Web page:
• That's not also to say that there weren't other gene related findings tied into intervention response. As the authors note about MTHFR 677C>T "only T allele carriers exhibited a significant benefit for active treatment over placebo for negative symptoms". Thankfully in line with what has previously been discussed***.

Every paper covered on this blog is a learning journey for me and this one is no exception. Likewise, it is always interesting to see when results don't exactly pan out as they are predicted to. In the case of the Roffman paper, it was the FOLH1 gene findings which didn't go to plan, and how contrary to the expected role of the 484C variant, the so-called low-functioning variant which one would expect to have reduced folate absorption - as was demonstrated in a separate asymptomatic cohort - it was actually the presence of the high-functioning variant (484T) which governed a positive treatment response.

In light of these findings, and the fact that red blood cell (RBC) levels of folate grew and grew in the experimental group over the course of the trial (although not significantly related to the change in negative symptoms), one starts to ponder other explanations to account for the results.

I've gone over MTHFR so won't say much more on that. The authors touch upon one potentially pertinent issue - DNA methylation - which is where I always seem to end up back to when talking about folate and MTHFR and the like. That for example, the supplementation of folic acid and vitamin B12 might, just might, impact on important reactions such as the recycling of homocysteine back to methionine onward to the production of SAMe is one possible effect. Indeed, it is a shame that elements of the methionine cycle were not measured over the course of the current trial.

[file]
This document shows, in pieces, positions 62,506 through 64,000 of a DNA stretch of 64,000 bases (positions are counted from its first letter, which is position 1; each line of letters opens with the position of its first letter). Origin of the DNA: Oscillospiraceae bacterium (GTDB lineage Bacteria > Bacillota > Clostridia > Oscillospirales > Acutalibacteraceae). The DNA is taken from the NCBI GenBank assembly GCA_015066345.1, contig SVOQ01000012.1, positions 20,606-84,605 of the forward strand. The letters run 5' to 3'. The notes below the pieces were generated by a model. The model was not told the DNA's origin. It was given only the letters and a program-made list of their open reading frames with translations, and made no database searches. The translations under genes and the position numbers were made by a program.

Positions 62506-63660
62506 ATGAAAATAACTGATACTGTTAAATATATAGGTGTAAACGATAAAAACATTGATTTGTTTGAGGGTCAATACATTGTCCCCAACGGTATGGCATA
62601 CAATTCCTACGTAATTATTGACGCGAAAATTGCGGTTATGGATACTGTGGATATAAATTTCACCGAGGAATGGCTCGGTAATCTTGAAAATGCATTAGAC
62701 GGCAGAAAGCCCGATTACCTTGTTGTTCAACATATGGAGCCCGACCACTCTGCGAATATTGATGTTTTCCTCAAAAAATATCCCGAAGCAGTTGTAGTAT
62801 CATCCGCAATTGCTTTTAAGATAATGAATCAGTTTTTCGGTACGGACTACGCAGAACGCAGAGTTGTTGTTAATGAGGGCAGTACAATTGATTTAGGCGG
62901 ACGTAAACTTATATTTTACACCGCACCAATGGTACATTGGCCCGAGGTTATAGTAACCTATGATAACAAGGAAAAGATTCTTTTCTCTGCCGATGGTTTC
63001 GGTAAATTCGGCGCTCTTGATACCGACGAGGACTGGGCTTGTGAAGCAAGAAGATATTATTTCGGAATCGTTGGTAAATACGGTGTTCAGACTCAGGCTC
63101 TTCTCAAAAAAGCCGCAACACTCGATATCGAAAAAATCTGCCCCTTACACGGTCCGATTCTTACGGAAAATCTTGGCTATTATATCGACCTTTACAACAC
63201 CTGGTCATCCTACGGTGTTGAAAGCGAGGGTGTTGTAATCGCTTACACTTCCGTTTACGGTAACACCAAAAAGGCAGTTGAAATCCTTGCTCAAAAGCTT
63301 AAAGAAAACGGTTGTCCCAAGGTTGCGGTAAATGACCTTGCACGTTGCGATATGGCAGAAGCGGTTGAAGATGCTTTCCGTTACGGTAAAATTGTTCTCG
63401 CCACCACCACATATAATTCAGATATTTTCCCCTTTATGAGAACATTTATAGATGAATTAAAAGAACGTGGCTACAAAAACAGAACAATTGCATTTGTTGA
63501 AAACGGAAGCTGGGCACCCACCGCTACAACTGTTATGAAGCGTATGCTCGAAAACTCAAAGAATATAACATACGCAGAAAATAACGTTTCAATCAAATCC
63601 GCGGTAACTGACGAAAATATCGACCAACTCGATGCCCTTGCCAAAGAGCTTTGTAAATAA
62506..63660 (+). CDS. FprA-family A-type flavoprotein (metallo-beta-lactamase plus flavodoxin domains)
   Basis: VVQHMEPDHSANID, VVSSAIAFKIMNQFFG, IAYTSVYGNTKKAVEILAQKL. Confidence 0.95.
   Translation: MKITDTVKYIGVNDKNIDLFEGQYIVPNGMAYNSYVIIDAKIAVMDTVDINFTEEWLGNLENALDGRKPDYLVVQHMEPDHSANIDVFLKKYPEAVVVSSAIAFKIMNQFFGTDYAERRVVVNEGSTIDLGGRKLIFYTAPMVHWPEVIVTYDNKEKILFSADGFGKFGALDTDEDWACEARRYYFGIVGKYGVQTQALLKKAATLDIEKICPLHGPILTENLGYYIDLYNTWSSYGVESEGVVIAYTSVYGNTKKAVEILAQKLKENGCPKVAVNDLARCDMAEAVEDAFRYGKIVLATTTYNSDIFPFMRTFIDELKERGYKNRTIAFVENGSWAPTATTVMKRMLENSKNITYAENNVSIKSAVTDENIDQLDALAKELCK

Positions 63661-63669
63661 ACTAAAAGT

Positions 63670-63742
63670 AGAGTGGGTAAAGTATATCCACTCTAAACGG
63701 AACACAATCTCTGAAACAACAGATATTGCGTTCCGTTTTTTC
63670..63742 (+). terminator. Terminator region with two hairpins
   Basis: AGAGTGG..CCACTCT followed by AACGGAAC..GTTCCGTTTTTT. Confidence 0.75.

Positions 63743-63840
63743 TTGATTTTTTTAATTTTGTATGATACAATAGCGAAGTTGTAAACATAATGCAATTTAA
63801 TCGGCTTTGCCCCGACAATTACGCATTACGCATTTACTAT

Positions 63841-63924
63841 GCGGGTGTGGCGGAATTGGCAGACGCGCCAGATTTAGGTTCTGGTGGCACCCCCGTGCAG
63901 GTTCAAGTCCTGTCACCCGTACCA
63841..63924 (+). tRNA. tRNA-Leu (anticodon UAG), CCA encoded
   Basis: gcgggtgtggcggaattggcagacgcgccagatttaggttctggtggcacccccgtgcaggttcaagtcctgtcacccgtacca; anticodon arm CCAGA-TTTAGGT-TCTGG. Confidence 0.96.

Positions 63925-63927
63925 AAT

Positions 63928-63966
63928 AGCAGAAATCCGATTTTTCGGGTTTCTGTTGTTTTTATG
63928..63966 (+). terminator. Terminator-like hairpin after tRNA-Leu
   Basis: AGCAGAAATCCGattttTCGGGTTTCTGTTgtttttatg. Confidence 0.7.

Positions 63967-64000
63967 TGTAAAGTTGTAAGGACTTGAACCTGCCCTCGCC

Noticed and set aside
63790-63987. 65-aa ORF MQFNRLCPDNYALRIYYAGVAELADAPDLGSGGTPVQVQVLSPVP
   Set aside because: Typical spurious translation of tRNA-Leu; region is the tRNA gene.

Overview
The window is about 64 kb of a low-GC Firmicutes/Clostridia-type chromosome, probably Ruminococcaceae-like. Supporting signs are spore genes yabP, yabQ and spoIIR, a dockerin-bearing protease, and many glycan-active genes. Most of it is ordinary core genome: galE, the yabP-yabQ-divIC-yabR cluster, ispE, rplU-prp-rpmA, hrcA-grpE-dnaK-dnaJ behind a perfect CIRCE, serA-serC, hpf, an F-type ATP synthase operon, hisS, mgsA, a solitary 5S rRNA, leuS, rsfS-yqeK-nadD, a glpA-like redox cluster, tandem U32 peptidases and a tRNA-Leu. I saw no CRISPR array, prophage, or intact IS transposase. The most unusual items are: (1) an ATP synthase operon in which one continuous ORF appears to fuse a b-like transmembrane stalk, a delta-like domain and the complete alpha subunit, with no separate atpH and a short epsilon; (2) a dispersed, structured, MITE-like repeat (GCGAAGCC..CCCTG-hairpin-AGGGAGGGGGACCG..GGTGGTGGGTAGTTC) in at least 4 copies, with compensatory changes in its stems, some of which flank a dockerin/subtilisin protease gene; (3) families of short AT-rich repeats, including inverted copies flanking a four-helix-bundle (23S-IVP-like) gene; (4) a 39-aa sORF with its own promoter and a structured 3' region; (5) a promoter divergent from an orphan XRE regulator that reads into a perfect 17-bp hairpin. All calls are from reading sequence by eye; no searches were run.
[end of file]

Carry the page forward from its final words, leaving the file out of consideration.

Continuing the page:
I could go on. I could ask what kind of vitamin B12 was used as a supplement, whether the oral dosage form is the ideal way to get vitamin B12 into the body, whether outside of the reported symptoms, there may have been other variables affected by the results and whether despite increasing levels of folate, there were corresponding increases to levels of the active form of folic acid, 5-methyltetrahydrofolate? Indeed on that last point apparently there are plans afoot to look at the use of 5-methyltetrahydrofolate (or as the authors call it 1-methylfolate)...

Please stop now... and so I shall.


* Roffman JL. et al. Randomized multicenter investigation of folate plus vitamin B12 supplementation in schizophrenia. JAMA Psychiatry. March 2013.

** Roffman JL. et al. Genetic variation throughout the folate metabolic pathway influences negative symptom severity in schizophrenia. Schizophr Bull. 2013; 39: 330-338.

*** Hill M. et al. Folate supplementation in schizophrenia: a possible role for MTHFR genotype. Schizophr Res. 2011; 127: 41-45.

---------- Roffman JL, Lamberti JS, Achtyes E, Macklin EA, Galendez GC, Raeke LH, Silverstein NJ, Smoller JW, Hill M, & Goff DC (2013). Randomized Multicenter Investigation of Folate Plus Vitamin B12 Supplementation in Schizophrenia. JAMA psychiatry (Chicago, Ill.), 1-9 PMID: 23467813

1 comment:

  1. Thanks Roger.

    At the moment FOLH1 does not have a great research record with autism in mind:

    and is ripe for further investigation.

    Insofar as your last sentence, I am wondering whether that recent Lancet study on "common ground" might be relevant: